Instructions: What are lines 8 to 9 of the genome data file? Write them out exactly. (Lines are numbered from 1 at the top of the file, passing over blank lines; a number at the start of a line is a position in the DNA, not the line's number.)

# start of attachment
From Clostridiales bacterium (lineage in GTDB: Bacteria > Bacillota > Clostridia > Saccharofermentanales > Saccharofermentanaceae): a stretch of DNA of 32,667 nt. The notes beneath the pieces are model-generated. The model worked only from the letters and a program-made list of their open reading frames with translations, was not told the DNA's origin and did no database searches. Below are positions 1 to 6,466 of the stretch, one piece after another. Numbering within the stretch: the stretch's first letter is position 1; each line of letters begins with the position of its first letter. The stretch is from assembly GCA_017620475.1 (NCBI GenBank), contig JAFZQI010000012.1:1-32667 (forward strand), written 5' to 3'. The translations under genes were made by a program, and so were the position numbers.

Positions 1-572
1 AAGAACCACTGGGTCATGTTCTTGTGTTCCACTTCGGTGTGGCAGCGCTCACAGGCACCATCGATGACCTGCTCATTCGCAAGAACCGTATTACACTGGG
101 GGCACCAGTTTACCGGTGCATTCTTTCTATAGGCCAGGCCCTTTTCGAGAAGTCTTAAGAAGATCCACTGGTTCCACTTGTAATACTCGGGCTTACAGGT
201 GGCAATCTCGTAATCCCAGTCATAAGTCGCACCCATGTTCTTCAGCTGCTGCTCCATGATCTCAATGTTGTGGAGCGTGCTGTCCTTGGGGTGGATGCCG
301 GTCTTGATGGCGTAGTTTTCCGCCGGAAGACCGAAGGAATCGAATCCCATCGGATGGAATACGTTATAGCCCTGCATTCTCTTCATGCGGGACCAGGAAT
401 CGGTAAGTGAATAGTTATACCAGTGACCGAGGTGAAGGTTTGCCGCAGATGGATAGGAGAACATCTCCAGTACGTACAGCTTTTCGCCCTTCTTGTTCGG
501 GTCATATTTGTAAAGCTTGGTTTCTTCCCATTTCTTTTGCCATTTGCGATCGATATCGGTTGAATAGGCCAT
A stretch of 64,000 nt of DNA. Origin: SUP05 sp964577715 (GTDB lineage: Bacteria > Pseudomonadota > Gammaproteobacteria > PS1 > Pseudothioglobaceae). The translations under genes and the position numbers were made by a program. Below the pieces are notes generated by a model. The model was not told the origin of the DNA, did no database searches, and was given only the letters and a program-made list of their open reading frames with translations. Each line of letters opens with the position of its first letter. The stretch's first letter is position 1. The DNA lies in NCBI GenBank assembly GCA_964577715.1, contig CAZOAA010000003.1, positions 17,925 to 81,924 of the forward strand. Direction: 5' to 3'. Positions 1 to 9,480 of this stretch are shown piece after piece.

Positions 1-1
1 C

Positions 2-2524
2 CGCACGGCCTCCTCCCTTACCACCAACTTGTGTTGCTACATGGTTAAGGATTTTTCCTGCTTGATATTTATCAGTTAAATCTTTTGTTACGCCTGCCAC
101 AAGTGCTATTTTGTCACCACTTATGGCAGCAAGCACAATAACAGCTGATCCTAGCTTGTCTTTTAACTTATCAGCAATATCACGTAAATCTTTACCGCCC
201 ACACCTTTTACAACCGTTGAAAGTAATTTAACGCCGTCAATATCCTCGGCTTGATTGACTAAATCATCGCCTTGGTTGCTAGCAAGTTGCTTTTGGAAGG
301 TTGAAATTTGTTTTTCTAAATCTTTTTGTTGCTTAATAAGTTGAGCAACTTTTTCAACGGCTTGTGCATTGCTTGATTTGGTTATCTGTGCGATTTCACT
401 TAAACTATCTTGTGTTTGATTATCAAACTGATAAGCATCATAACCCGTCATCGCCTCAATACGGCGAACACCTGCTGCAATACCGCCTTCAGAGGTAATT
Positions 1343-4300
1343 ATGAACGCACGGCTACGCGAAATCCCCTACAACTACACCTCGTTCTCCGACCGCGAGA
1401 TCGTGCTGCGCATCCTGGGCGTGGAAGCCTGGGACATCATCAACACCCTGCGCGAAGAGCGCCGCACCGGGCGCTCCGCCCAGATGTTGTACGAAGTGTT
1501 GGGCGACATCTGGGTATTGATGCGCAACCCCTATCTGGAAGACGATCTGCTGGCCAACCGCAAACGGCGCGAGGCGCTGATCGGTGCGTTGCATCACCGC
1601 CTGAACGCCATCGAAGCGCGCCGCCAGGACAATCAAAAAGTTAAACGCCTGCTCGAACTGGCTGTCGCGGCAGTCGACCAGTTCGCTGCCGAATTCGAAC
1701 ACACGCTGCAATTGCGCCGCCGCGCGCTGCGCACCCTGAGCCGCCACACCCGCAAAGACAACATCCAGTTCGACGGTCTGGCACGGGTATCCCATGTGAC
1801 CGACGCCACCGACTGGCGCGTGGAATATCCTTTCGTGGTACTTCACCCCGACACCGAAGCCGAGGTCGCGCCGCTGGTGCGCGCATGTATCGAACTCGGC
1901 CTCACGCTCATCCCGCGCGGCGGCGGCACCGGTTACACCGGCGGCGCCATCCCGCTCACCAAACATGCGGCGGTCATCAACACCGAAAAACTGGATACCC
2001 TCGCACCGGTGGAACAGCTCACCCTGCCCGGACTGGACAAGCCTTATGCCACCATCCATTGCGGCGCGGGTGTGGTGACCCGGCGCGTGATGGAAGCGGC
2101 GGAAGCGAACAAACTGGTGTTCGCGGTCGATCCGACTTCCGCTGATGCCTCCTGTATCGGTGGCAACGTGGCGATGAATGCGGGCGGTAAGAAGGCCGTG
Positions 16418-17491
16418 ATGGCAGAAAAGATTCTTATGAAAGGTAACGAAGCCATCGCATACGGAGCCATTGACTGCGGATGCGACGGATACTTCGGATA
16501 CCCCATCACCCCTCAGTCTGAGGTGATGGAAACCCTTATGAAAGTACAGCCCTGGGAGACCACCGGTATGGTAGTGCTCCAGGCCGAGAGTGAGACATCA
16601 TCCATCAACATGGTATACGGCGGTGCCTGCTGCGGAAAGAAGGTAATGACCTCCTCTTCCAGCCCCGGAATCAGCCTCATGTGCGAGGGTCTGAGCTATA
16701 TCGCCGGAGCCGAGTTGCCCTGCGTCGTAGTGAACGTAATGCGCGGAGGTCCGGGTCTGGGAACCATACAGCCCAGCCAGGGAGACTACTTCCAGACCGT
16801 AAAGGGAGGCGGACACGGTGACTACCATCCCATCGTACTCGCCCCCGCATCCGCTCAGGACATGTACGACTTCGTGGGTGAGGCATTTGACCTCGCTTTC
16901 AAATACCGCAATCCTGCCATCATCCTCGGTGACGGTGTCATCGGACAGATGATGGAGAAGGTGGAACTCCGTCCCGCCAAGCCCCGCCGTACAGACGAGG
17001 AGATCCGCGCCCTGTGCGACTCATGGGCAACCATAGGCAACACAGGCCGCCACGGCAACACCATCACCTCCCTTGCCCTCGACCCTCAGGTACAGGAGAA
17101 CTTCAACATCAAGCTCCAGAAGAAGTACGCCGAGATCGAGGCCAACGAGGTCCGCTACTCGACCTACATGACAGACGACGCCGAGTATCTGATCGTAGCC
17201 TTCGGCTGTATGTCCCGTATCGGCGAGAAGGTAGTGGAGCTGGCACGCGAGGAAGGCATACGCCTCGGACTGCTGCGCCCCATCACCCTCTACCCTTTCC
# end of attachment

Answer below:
501 GTCATATTTGTAAAGCTTGGTTTCTTCCCATTTCTTTTGCCATTTGCGATCGATATCGGTTGAATAGGCCAT
A stretch of 64,000 nt of DNA. Origin: SUP05 sp964577715 (GTDB lineage: Bacteria > Pseudomonadota > Gammaproteobacteria > PS1 > Pseudothioglobaceae). The translations under genes and the position numbers were made by a program. Below the pieces are notes generated by a model. The model was not told the origin of the DNA, did no database searches, and was given only the letters and a program-made list of their open reading frames with translations. Each line of letters opens with the position of its first letter. The stretch's first letter is position 1. The DNA lies in NCBI GenBank assembly GCA_964577715.1, contig CAZOAA010000003.1, positions 17,925 to 81,924 of the forward strand. Direction: 5' to 3'. Positions 1 to 9,480 of this stretch are shown piece after piece.